“The best thing about Red Dragon (Universal), the second adaptation of Thomas Harris’ 1981 novel, is that it reminds you how scary and seminal the first adaptation — Michael Mann’s Manhunter (1986) — was. This new movie, directed by Brett Ratner, recycles the same narrative, many of the same lines, and even some of the same camera set-ups, but it stubbornly refuses to haunt … you could be watching a plodding, Hollywood-studio remake of some idiosyncratic foreign classic: The beats are the same, but the eerie vibe has been lost in translation.” David Edelstein reviews Red Dragon for Slate Magazine, October 2002
Directed by Michael Mann
Screenplay by Michael Mann, based on the novel Red Dragon by Thomas Harris
Produced by Richard Roth
121 minutes (theatrical version)/ 124 minutes (director’s cut)
For those who’ve feasted on almost every variation of the psycho killer genre — particularly through TV forensics shows, with their nice and tidy finishes in under an hour — this special category of crime thriller begins and ends with filmmaker Michael Mann’s fervent and nearly flawless adaptation of Thomas Harris’ 1981 bestseller Red Dragon. The tightly wound source material launched a franchise and still endures as the ultimate dance between predator and prey, yet the original film version has precision moves and timing all its own. FBI Special Agent Will Graham (William Petersen) is semi-retired and living in Marathon, Florida with his wife Molly (Kim Greist) and 11-year-old son Kevin (David Seaman) when his boss Jack Crawford (Dennis Farina) visits the beach with a plea for help.
Graham’s dark talent lies in his ability to enter the mind of a killer and think as they think. To track down a sociopath who’s slain two families — earning the nickname “Tooth Fairy” for the post-mortem bite marks he’s left on the women — Graham reaches out to Dr. Hannibal Lektor (Brian Cox), a homicidal psychiatrist who Graham almost died bringing to justice. A note recovered in Lektor’s cell indicates the doctor is in communication with Tooth Fairy through coded ads placed in a tabloid. A gambit to lure Tooth Fairy to Graham using sleazy journalist Freddy Lounds (Stephen Lang) backfires when the killer makes a date with Freddy instead. Revealed to be a gargantuan, socially awkward lab tech named Francis Dollarhyde (Tom Noonan), “Tooth Fairy” is drawn out of his shell by a blind co-worker (Joan Allen) who threatens to become Dollarhyde’s next victim.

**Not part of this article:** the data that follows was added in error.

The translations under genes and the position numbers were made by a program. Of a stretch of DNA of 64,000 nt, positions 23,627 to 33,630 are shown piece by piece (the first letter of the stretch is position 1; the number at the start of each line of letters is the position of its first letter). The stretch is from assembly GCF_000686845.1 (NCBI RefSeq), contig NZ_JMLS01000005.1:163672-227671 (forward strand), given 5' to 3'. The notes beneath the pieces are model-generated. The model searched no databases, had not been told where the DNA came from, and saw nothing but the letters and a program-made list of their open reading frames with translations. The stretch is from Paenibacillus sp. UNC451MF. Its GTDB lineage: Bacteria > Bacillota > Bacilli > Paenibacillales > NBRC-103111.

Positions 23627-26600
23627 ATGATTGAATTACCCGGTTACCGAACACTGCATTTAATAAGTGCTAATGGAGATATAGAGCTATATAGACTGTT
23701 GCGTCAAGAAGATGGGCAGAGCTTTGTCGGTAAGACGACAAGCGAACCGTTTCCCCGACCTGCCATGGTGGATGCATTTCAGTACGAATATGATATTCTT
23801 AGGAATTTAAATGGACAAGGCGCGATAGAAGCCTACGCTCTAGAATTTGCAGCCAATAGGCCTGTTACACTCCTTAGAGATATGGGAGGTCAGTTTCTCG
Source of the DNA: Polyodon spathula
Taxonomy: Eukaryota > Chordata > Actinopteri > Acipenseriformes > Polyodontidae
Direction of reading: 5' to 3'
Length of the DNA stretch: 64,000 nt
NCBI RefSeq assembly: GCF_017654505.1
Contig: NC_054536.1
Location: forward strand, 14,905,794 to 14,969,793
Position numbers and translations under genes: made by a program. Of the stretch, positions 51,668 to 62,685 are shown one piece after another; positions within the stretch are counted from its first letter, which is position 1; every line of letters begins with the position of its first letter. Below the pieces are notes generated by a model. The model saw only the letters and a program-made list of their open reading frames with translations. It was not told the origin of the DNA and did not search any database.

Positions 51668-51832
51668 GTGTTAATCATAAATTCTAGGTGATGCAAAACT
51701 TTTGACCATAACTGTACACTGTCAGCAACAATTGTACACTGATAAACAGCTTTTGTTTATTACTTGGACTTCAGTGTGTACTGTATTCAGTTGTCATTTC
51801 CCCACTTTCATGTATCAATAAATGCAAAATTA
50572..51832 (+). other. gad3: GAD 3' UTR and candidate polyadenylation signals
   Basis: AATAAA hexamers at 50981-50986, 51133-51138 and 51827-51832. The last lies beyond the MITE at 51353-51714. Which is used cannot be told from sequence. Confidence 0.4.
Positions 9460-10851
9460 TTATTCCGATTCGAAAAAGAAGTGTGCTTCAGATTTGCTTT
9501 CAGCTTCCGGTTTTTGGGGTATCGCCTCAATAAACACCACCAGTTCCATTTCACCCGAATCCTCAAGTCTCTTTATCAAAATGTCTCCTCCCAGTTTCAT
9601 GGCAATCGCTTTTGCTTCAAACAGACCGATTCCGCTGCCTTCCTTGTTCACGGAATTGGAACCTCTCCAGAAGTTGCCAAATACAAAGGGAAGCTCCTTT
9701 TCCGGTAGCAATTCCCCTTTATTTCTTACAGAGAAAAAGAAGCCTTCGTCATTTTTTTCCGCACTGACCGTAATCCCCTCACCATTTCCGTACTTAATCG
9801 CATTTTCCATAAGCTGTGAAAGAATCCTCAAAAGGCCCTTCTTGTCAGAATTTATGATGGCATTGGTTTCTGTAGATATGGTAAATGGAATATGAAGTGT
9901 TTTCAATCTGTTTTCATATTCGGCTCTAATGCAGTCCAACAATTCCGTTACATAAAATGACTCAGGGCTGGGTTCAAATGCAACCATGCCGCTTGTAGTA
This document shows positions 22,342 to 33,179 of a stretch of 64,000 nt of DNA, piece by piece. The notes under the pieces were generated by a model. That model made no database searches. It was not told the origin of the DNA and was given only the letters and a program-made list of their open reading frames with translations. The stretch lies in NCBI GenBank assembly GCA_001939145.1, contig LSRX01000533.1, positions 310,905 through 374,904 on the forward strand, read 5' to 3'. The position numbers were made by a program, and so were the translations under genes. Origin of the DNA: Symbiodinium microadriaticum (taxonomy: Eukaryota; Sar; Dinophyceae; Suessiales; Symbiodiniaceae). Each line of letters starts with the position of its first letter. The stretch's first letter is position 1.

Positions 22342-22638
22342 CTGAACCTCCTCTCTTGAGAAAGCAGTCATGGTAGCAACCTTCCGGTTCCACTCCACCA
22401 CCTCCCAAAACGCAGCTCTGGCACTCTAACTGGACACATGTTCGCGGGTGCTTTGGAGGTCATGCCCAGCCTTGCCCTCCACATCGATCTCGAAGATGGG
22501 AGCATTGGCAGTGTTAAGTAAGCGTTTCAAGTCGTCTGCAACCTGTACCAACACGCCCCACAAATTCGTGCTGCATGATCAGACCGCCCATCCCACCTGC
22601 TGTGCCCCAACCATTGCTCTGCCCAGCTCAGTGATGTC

Film rights to Red Dragon were snared by producer Dino De Laurentiis and after David Lynch tangled with the material — which he found too violent for his taste — Michael Mann was approached. The executive producer of TV’s new sensation Miami Vice, Mann had corresponded with convict Dennis Wayne Wallace for a penal script he’d since abandoned. Using an FBI agent to descend into the psychology of a criminal opened a door Mann had been looking for into that world. To play Will Graham, the director held out for William Petersen, who Mann had auditioned for the role that went to Jim Belushi in Thief. In a battle over the film’s title, Mann was overruled by De Laurentiis, who felt Red Dragon was too similar to his maligned cop thriller Year of the Dragon. Released in late summer with scant marketing support, Manhunter was dismissed by many critics. At the time, audiences ignored it as well.
What Michael Mann brings to the Hannibal Lechter game — a pastime revisited by Jonathan Demme, Ridley Scott, Brett Ratner and Peter Webber with diminishing attention — is a relentless pace and brooding chill that evokes Thomas Harris’ page turner, even if much of the author’s backstory is left in the dugout. Instead of focusing on the peccadilloes of the prey, Harris created a hunter whose skills set is far more compelling. Mann knows that guy well. The scenes between Will Graham and his family have an emotional purity, even with the starkest of dialogue, while close attention is paid to the psychologists, cryptologists and ballistics experts working together toward a common goal. Collaborating with casting director Bonnie Timmermann and composer Michel Rubini, Mann was restricted in budget and in time, but in spite of them, perhaps because of them, cranked out the definitive thriller of its class.
Rotten Tomatoes “Tomatometer” average among 48,623 users: 70% for Manhunter
Metacritic “Metascore” average among leading critics: N/A
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